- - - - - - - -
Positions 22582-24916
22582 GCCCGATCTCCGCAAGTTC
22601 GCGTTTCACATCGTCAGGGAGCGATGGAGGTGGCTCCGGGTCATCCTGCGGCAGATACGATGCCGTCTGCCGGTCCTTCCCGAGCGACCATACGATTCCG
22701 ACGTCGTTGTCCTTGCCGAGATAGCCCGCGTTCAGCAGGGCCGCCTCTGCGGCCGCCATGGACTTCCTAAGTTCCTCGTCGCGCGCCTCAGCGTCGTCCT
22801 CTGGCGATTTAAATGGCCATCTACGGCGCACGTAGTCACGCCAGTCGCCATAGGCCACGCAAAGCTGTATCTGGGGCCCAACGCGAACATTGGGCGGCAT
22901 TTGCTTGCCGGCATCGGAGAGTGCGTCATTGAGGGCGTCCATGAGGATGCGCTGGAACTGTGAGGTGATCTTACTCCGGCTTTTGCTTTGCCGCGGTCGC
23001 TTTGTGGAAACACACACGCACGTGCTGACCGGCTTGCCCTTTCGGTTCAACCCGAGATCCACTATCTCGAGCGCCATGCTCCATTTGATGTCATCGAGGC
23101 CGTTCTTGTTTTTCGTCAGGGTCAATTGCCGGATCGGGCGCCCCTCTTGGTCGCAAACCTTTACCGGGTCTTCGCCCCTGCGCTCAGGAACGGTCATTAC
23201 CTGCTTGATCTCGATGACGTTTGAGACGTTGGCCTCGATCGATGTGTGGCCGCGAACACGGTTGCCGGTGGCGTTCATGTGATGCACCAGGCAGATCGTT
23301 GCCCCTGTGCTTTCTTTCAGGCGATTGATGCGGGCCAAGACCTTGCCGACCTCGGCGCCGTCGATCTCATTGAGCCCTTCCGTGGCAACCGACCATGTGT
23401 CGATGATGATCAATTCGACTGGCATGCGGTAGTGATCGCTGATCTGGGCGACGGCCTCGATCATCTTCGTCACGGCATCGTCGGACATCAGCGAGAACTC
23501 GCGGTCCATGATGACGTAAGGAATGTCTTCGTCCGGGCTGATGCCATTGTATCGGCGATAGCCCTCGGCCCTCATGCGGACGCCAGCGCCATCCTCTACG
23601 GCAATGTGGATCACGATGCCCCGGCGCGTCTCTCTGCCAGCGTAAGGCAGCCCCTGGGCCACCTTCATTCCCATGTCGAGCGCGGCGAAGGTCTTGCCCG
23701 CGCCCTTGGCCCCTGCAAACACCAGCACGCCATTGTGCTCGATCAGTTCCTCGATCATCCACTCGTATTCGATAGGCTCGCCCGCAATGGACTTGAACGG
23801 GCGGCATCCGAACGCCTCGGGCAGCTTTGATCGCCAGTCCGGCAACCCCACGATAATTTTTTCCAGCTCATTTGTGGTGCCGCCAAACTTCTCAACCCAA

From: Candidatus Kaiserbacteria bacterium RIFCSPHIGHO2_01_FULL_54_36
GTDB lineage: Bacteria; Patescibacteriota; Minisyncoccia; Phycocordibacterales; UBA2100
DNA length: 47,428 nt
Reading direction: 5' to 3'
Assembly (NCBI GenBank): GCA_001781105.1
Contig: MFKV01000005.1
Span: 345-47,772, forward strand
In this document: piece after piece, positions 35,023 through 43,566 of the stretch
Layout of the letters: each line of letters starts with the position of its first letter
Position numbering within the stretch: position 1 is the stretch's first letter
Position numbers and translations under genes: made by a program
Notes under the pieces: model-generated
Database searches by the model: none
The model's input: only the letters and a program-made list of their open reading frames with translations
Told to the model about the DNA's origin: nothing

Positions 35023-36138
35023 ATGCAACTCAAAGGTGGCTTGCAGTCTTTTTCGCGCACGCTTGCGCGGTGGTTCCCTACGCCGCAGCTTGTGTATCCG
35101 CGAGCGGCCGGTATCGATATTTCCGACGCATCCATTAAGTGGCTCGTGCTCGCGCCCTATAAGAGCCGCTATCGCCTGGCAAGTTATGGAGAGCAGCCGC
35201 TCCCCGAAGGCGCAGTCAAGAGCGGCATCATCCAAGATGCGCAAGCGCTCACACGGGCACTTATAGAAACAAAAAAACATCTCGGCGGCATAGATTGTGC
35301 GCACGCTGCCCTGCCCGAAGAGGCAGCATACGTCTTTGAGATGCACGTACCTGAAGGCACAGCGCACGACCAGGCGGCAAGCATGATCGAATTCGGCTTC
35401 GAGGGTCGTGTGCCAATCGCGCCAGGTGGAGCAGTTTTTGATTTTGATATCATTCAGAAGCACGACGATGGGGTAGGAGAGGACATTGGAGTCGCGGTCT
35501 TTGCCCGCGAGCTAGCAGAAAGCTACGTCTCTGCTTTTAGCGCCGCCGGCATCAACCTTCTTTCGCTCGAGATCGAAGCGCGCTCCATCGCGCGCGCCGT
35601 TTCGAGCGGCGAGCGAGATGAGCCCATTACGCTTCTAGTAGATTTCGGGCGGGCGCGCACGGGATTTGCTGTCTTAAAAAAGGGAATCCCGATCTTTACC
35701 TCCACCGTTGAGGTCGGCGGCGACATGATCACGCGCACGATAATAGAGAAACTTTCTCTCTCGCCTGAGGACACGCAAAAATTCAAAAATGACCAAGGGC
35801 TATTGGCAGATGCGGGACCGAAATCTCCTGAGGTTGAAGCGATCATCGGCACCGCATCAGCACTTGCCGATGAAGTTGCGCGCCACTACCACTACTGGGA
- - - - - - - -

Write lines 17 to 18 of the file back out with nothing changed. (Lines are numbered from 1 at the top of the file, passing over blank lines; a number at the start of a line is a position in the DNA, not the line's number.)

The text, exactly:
GTDB lineage: Bacteria; Patescibacteriota; Minisyncoccia; Phycocordibacterales; UBA2100
DNA length: 47,428 nt